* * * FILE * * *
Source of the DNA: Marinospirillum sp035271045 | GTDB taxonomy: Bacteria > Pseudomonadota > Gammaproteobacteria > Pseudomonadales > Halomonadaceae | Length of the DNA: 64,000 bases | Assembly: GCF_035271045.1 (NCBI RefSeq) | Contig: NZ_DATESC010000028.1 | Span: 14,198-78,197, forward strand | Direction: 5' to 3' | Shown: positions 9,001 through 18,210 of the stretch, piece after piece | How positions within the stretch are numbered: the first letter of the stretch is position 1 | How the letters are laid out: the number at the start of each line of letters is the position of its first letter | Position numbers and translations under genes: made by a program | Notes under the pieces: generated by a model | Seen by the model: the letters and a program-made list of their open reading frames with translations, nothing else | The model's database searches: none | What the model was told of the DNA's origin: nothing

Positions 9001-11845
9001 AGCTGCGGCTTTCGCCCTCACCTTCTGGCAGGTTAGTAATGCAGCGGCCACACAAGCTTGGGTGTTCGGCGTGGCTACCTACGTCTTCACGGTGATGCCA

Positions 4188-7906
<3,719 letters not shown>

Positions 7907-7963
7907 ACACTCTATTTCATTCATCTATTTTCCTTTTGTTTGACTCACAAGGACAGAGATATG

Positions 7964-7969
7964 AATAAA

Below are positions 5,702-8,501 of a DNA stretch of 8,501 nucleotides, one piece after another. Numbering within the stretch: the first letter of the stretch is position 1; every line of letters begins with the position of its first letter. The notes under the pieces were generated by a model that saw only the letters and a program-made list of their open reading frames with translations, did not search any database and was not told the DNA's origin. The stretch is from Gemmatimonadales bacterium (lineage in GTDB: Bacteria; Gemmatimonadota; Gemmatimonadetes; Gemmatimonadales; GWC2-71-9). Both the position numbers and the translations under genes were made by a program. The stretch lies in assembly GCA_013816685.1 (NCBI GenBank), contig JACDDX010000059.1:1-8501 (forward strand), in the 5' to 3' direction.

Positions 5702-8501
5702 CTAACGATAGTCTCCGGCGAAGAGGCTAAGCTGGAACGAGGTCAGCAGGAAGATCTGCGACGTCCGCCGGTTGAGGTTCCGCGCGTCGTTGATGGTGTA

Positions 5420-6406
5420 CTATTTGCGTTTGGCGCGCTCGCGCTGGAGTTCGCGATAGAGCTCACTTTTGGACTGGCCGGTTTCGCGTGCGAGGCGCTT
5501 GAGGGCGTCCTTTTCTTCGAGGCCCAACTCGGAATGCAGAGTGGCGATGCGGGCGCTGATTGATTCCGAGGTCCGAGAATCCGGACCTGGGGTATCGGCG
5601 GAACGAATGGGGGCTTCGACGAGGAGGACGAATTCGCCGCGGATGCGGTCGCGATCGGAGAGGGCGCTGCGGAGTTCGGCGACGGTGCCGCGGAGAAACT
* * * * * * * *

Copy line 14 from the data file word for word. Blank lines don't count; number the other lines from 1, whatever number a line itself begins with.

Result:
5420 CTATTTGCGTTTGGCGCGCTCGCGCTGGAGTTCGCGATAGAGCTCACTTTTGGACTGGCCGGTTTCGCGTGCGAGGCGCTT